Thomson Reuters Corp. posted stronger-than-expected fourth-quarter revenue Tuesday and announced a two-year plan to transition into a tech-focused content provider, investing as much as US$600-million to hire new talent and boost its artificial intelligence and machine-learning technology.
The “Change Program,” as the plan is known, is banking on the corporate world’s continued reliance on technology in a postpandemic environment, the company said.
“Our transition to a content-driven tech company has definitely been accelerated by COVID-19,” chief executive Steve Hasker said in an interview with The Globe and Mail. “We are going to add more machine-learning capabilities, more SaaS [software-as-a-service] capabilities.”
Mr. Hasker added that demand for the company’s software has increased sharply over the past year as its professional clients – law firms, banks, accounting firms – increased spending on technology.
The news and information provider’s revenue rose 2 per cent for the quarter ending Dec. 31, 2020, to US$1.61-billion, driven primarily by the performance of its main business lines, which provide legal, corporate, accounting and tax software and information. The pandemic boosted renewal rates for these services, even as overall earnings were offset by a decline in news revenue.
Thomson Reuters also raised its quarterly dividend to 40 US cents from 38 US cents.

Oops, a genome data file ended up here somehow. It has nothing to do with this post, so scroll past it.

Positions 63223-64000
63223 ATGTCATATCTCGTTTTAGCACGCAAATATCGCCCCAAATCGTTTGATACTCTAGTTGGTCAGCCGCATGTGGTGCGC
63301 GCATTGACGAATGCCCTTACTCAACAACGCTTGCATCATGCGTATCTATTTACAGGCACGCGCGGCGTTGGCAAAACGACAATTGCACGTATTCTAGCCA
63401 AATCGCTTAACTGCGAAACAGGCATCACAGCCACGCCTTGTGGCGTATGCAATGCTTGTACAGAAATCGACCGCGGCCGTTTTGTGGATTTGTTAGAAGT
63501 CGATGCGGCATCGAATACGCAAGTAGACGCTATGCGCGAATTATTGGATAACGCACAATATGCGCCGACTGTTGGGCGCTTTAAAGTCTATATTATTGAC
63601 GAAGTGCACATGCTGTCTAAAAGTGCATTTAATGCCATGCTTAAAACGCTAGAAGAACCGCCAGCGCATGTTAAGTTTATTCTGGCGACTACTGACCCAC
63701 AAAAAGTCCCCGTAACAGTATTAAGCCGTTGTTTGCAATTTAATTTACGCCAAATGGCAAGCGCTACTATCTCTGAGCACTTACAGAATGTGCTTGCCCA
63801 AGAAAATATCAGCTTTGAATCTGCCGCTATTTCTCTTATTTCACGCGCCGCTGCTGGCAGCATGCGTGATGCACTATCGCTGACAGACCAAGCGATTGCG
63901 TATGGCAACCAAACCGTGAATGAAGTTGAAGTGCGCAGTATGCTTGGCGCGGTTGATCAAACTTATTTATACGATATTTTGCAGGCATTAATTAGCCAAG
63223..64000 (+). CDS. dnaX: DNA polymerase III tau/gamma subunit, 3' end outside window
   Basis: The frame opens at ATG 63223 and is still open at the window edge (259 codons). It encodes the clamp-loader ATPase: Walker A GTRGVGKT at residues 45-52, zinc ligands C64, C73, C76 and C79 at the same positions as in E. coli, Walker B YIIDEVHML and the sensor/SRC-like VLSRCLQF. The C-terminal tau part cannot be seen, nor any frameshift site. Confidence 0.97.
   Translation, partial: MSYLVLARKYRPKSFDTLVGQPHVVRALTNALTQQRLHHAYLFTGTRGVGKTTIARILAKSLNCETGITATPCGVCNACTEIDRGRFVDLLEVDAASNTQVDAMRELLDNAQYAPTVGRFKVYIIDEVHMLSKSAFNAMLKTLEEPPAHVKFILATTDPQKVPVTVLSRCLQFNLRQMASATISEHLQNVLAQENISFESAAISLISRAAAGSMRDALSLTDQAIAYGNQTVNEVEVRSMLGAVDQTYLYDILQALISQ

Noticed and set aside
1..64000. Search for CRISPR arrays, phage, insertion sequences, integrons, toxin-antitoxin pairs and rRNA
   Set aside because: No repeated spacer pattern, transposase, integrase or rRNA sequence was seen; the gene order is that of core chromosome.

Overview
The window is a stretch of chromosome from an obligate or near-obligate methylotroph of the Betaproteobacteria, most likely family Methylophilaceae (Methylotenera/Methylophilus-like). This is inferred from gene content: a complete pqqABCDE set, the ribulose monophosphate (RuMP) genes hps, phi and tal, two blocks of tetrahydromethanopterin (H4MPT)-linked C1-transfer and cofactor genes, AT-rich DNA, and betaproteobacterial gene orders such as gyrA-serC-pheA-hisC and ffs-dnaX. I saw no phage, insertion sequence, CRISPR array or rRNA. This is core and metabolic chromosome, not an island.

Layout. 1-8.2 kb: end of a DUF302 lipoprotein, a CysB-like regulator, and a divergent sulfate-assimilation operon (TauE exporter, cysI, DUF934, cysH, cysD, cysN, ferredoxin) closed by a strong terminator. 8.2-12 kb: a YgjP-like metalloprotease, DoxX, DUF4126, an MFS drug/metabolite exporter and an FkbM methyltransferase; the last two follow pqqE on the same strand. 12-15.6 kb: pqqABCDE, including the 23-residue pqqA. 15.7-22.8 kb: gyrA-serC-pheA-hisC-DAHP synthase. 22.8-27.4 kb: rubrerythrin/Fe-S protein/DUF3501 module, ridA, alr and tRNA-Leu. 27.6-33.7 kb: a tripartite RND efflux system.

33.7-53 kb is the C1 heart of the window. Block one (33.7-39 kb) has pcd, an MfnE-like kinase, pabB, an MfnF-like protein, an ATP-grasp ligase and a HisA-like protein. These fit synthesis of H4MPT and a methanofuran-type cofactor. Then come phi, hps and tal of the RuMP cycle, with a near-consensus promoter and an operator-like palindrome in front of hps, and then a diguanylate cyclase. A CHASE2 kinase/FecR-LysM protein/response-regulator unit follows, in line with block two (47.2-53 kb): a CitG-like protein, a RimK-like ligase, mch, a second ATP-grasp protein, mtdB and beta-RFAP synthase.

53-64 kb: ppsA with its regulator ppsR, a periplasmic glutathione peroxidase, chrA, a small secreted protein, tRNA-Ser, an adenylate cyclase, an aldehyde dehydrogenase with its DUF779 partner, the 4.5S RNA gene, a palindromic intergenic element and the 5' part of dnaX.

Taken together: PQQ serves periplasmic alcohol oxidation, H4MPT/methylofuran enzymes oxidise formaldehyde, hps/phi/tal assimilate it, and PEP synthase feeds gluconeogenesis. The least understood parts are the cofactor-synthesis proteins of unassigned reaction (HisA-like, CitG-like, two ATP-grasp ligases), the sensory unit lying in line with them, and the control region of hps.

Approximately 80 per cent of the company’s revenue comes from software and information subscription services. Revenue for the legal arm grew 5 per cent, to US$653-million, while its corporate division saw a 4-per-cent rise to US$338-million.
By contrast, revenue from Reuters News fell 1 per cent, to US$164-million, and global print revenue plunged 10 per cent, to US$177-million. Reuters Events, a wing of the business launched in 2019 to focus on conferences and gatherings, took a particularly hard hit in 2020 because of the pandemic and is assessing whether in-person conferences may resume in 2021.
Operating profit for the quarter grew 343 per cent, to US$956-million, owing to the sale of an investment, an amendment to the company’s pension plan and markedly lower costs after the sale of its financial-services-data business Refinitiv to the London Stock Exchange Group (LSEG).
Indeed, Mr. Hasker, who has been in the job less than a year, spent much of 2020 embarking on a major cost-cutting plan centred on the Refinitiv sale. The all-share deal, which closed at the end of January, sees Thomson Reuters still indirectly owning 82.5 million LSEG shares with a market value of about US$10-billion.
The sale has given the company a substantial sum of cash with which to hunt for deals. “We are going to increase our acquisitions going forward, but they will very much be acquisitions in and around our core three lines of business, complementary to the transition program,” Mr. Hasker said, adding that he would not buy anything that would “slow down” the company’s pivot to a greater tech focus.
For the year, Thomson Reuters revenue increased 1 per cent, to US$5.98-billion. Diluted earnings per share fell 28 per cent for 2020, to US$2.25, because of a non-cash deferred tax benefit associated with the restructuring of the company’s foreign operations.
The company also provided a three-year outlook that forecasts total revenue growth of 3 per cent to 4 per cent in 2021 but 6 per cent by 2023. Prior to the Refinitiv sale, revenue had been growing at an average of 1 per cent a year.
Woodbridge Co. Ltd., the Thomson family holding company and controlling shareholder of Thomson Reuters, also owns The Globe and Mail.
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